You will know that my van has a tailgate.  This is great – I lift it up – pull out the little stove and the drawers and I’m cooking on gas.  Now this is lovely when the sun is shining and the wind is nothing more than a gentle breeze.   I’ve worked out a way to make my early morning first cup of tea without exposing me in my PJs to the world but keeping the rain off my toast is a different matter.

Enter phase two of the great van experience.  A tailgate awning of course.  Now, if you’ve got a couple of hours to spare you can enter the world of tent enthusiasts and work out which tent is right for you.  And what’s more, once you have identified the correct tent you can spend another two hours (at least) watching a young man on YouTube make erection look effortless.  Let me rephrase that – you can watch a man show you how to put up the tent.

I ordered the tent from that shop that entices you to buy things you never knew you needed and collected it.  Never the one to show weakness I carried it to my van.  It was very heavy.  And then it dawned on me.  Having checked with this weekend’s campsite that the pitch was big enough for my van and the tent – I had no idea how to actually tether the thing to the van nor how to apply the YouTube lesson to this box full of nylon sheets.

My van is parked on the road – I don’t have a driveway – but the vicar does.  The vicar had let slip that he is no stranger to the art of camping.  Does tent pitching fall into the remit of ‘pastoral care’ I wondered?  He had already fallen under the spell of ‘would you like to see my van’ so a reasonable follow up question was ‘can I pitch my tent on your drive?’ I thought.  At this point I did think of Alan Bennett and his ‘Lady in the Van’ but thought it best not to mention that particular book.  Of course he said to pop round and we could sort it out, he muttered ‘it can’t be that difficult’.

I’m not given to panic attacks (well, nothing that I gulp of ‘Rescue Remedy’ won’t sort out) but I did have one of those awful moments that any of us who have been in dysfunctional relationships will recognize.  Those moments of awful fear when you just know that the planned task will prove to be ‘far too difficult’, the instructions will be ‘absolute rubbish’ and somehow it’s all your fault.  When I arrived on the vicar’s drive I suddenly felt the need to share this anxiety with him.  He looked as if he understood and said I had nothing to worry about.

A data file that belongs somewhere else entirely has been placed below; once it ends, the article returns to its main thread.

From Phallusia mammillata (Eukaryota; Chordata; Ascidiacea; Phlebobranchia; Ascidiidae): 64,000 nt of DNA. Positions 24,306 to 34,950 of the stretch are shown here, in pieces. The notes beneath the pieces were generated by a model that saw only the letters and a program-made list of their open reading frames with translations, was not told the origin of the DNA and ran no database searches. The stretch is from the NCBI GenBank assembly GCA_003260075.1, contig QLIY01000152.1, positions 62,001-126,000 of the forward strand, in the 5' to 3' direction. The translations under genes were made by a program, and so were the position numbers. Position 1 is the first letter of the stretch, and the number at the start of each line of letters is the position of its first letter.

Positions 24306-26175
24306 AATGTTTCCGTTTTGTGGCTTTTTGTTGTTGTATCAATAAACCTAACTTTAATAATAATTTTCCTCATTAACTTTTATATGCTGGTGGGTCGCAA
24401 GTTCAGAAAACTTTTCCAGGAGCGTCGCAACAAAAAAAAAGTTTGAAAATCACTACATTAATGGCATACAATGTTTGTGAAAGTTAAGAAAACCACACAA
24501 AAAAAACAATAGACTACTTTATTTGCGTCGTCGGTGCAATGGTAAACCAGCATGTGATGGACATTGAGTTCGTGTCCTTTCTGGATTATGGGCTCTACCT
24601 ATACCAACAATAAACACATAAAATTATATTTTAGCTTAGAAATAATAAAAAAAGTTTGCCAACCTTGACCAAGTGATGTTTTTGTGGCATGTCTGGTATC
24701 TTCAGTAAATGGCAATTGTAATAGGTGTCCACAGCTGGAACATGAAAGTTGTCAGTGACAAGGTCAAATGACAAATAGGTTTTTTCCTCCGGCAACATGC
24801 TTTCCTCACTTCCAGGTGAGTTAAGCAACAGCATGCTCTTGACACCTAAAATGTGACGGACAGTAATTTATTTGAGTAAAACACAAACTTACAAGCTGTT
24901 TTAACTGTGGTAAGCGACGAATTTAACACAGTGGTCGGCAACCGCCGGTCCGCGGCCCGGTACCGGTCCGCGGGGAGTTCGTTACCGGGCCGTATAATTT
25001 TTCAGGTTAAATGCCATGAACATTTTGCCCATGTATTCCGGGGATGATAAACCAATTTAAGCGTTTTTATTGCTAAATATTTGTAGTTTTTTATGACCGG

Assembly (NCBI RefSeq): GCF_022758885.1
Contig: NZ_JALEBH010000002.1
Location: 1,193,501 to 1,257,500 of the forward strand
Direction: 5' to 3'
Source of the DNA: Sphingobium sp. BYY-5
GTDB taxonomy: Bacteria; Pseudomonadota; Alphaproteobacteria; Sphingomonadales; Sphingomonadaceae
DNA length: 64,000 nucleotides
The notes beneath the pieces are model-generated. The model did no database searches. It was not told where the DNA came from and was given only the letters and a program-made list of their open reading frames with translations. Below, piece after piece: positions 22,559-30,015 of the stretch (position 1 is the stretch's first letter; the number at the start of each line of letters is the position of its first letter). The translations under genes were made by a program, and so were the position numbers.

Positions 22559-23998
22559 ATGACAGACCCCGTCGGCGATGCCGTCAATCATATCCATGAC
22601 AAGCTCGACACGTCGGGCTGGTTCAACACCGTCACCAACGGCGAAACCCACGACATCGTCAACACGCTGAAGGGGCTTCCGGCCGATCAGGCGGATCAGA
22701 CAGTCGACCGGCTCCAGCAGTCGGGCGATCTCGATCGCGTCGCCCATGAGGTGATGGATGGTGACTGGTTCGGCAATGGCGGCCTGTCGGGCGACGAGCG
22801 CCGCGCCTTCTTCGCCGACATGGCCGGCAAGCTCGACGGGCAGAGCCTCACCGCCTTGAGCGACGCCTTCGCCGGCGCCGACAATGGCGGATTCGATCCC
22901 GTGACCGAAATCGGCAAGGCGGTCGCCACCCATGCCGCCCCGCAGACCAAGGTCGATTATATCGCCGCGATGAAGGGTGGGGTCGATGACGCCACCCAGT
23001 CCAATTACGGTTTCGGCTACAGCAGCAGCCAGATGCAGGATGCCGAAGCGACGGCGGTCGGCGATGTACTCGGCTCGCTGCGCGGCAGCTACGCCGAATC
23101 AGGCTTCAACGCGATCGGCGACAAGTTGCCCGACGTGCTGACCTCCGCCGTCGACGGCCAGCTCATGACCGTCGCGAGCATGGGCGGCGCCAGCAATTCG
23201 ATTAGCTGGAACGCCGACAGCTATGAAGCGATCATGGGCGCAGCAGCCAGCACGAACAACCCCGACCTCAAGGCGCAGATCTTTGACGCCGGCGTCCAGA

We unpacked acres of nylon sheeting and yards of tapes.  With his quiet guidance we found the top from the bottom and the front from the back.  It needed tying onto the bars on the roof of the van.  There is no way that I was going to reach (I’m now less than five feet tall) but the vicar is in the sort of six foot category – undaunted I produced my kitchen stool from the van and tied my ends up.

This tent is inflatable.  I would never have found the valve on my own but together we sifted through the unfamiliar folds and lo and behold – there it was.  I can’t tell you the excitement of watching this thing rise up.  I was in charge of the pump (‘what’s this green bit on the gauge for?’ I asked somewhat naively – yes, you guessed – it means stop – that’s enough for now).  The rest was simple.  The tent pegs that came with it are very basic (apparently) – but I now have a set of very superior pegs and the right sort of hammer.  I also have a chair in which I can lounge and a tiny table that will go next to it for my drink.  Thanks for the loan vicar, you must come round for tea one day.

This tent has windows and curtains, it has fly shields and Velcro to double seal the joins.  So – the tailgate is up and the tent is over it.  I have doubled my living space and guaranteed a snug little area to cook and sit in.

I noticed a slight look of panic in the very patient vicar’s face and could see that it was time to take the whole lot down and free up his drive. Miraculously – we got it all back into the bag.

Written by Marion, hosted by Carrie 

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